Andy Martin (Ethiopia) still explaining American English to the world
It is impressive what creative things PCVs do in the classroom to teach and have their students understand — in English — what in the world we Americans are saying. It is more impressive when an RPCV, some fifty years after his tour, is still experimenting with new devices to help foreign students in the US learn our particular (and peculiar) language, this time using the Internet and social media. Meet Andy Martin (Ethiopia 1965–68) who lives in New York City and has come up with two ingenious ways to explain to non-English-speakers our humor and the way we Americans talk among ourselves. As Andy wrote me . . .
When I came home from Ethiopia after three years in the Peace Corps teaching ESL, I had no desire or intent to teach ESL — or anything else. I mostly wanted to play rock and roll and join the revolution. I played at both of these for several years until I got married and we had our first child. Then it was time to grow up, get a job and support my family.
Needing a REAL job
I wasn’t qualified to do anything but teach ESL since that was the only practical training I had — thanks to the Peace Corps. I had a B.A. in political science and even got an M.S. in broadcasting, neither of which enabled me to get a job and start earning right away.
New York has always needed ESL teachers and the Board of Education was very welcoming to ex- Volunteers. There were jobs in adult ed. where you didn’t need certification, so that’s what I did. I taught ESL and trained ESL teachers in New York and New Jersey. Someone much smarter than I, convinced me that getting a degree would be beneficial too, so I received an M.Ed. from Teachers College, Columbia University.
I did all of that for about ten years then I made the switch to ESL publishing as a rep, editor, marketing manager and sales manager, for eight different ESL publishers, the last and longest being Cambridge University Press.
ESL to the rescue — again
About a year after I retired from a 25-year career in ESL publishing, I yearned to reconnect directly with English learners, and I started two blogs. I had considered going back into the classroom, but a colleague from one of my old companies who is an artist and textbook illustrator wanted to publish some kind of ESL cartoon. What we finally came up with was “Rolls Off the Tongue” on Facebook, which was inspired by the New Yorker magazines weekly cartoon captioning contest on the last page .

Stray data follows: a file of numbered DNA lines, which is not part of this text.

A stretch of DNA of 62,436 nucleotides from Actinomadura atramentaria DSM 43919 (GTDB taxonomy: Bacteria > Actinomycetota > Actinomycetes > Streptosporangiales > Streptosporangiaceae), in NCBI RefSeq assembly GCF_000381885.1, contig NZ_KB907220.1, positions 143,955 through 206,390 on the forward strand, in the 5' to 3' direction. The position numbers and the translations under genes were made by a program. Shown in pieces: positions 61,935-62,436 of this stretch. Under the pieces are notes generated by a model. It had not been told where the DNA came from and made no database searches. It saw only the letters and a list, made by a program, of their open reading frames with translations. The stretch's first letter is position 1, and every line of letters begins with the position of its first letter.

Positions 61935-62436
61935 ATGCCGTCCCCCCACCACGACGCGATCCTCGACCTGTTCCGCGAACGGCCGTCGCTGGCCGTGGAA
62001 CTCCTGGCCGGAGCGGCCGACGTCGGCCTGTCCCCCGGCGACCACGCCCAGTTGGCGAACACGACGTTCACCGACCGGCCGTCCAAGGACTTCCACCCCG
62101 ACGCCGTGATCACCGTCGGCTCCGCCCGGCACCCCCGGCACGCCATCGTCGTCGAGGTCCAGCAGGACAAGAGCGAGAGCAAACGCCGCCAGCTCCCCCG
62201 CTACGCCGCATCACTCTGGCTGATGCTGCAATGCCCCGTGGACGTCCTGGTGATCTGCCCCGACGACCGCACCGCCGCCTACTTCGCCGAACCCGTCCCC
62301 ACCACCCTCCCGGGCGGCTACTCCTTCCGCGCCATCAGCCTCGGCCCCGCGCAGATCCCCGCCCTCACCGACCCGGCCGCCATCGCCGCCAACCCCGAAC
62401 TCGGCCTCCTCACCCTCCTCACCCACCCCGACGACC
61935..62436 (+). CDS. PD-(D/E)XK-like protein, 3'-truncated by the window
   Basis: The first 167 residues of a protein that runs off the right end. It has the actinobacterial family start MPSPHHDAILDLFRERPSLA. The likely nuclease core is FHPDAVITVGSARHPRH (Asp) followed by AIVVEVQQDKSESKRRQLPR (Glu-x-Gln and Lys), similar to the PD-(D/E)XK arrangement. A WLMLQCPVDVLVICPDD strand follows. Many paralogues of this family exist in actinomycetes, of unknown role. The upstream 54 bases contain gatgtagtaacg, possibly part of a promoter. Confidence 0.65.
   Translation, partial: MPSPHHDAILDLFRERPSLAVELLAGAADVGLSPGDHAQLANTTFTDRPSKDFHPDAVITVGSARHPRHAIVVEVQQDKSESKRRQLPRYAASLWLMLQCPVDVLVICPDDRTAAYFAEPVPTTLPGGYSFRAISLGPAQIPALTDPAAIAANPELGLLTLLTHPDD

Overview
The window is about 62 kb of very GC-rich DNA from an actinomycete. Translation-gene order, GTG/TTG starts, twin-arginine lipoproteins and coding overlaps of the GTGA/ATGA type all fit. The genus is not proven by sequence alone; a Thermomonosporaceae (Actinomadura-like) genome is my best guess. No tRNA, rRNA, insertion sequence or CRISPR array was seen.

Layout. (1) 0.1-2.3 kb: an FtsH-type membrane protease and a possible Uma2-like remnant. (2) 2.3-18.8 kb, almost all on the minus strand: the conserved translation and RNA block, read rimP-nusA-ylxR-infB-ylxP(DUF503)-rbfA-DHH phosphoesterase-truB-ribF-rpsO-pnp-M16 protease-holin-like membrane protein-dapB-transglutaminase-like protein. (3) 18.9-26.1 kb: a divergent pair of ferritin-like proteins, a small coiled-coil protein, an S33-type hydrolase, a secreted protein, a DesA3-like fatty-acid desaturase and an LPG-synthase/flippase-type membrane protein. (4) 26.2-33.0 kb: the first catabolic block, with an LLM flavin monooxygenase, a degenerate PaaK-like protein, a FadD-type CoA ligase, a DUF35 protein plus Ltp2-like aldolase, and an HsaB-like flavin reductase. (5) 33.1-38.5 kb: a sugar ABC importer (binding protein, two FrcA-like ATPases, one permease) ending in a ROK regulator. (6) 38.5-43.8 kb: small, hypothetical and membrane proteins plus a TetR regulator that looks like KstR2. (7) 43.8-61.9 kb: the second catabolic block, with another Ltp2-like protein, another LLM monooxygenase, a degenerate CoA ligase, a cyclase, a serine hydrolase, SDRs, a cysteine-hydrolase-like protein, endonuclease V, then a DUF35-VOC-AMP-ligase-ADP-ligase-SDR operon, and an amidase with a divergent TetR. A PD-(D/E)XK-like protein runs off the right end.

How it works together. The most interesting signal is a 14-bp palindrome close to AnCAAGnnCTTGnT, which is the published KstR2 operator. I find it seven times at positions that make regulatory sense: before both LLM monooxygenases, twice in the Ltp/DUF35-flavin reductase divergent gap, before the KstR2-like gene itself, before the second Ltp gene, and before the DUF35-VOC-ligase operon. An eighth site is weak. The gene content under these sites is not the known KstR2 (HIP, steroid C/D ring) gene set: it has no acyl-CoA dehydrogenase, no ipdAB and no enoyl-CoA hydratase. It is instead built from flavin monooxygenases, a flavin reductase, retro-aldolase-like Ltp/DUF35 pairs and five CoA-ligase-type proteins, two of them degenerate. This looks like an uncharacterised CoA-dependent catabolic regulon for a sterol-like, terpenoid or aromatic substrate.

The project was very well received and we had thousands of online followers almost immediately. Then it occurred to me that most of our viewers — ESL students — would not understand why our cartoons were funny because many were based on puns, so I began to explain the humor of the cartoons. I then realized how dependent humor was on cultural and linguistic contexts, and I remembered how my students neither laughed at my jokes, nor any other English-language jokes.
Shortly thereafter, “WhatSoFunny?” was born prompted by my discovery of Audioboom.com, which makes it ridiculously easy to create your own podcasts. My colleague left “Rolls off the Tongue” a year later, but now after 4 years I’m still going strong with both projects.
Rolls off the Tongue
Idioms are the weirdest part of the English language. They never mean what they say. We just use them without really thinking about them too much. In fact, you could say they “roll off the tongue” without stopping at the brain. Idioms are the hardest part of a language to learn and they are very culture- and dialect-bound. We present the idioms weekly in cartoon or photographic format.
The object is to take a look at the cartoon/photo and try to guess the expression being illustrated. Each cartoon/photo shows both the literal and figurative meaning of the idiomatic expression. The idiom is posted on Sunday or Monday and viewers have one week to try to guess the idiom. On the following Friday, we reveal the answer as well as provide complete information about the idiom, including its origin, usage notes, idiomatic definition, literal definition, what’s funny about the cartoon/photo and a sample sentence. Teachers and learners are welcome to copy this information and use it in their teaching/learning.
WhatSoFunny? is an almost daily micro audio-blog/mini-podcast, dedicated to the cardinal sin of explaining what makes a joke funny. E.B.White said that “explaining a joke is like dissecting a frog; you understand it better, but the frog dies in the process.” This may be true, however we already know that English language learners don’t laugh at jokes. Why? Because they don’t get them. And that’s where we come in. We’re here to explain exactly what is so funny, one joke at a time.
The following two sites present both the jokes from “WhatSoFunny?” as well as the idioms from “Rolls off the Tongue”:
Tumblr – http://rollsoffthetongue.tumblr.com/
Twitter – https://twitter.com/RolloffTongue
This is Andy’s main site where he records the podcasts https://audioboom.com/Whatsofunny
Here is the facebook page
If you click on the picture it takes you to the audioboom site. The picture also appears on his personal page with a link back to the Whatsofunny fb page. He also posts the weekly idiom here.
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Andy’s article reminds me of an unfortunate idiom I used, without thinking, while serving as a PCV in Rwanda, 88-90. In my village of Gituza in northeastern Rwanda, a remote rural site with no electricity, it was very dark out at night. One night, David, a Dutch volunteer living there with his family, knocked on my door and said I had to come out and see an amazing sight in the sky. He said it was a star flashing all different colors up in the sky. We got outside and it was no where to be found, so I commented off-handedly, as any American might, “what have you been smoking?”. Both he and his wife were mad at me for weeks. . . . .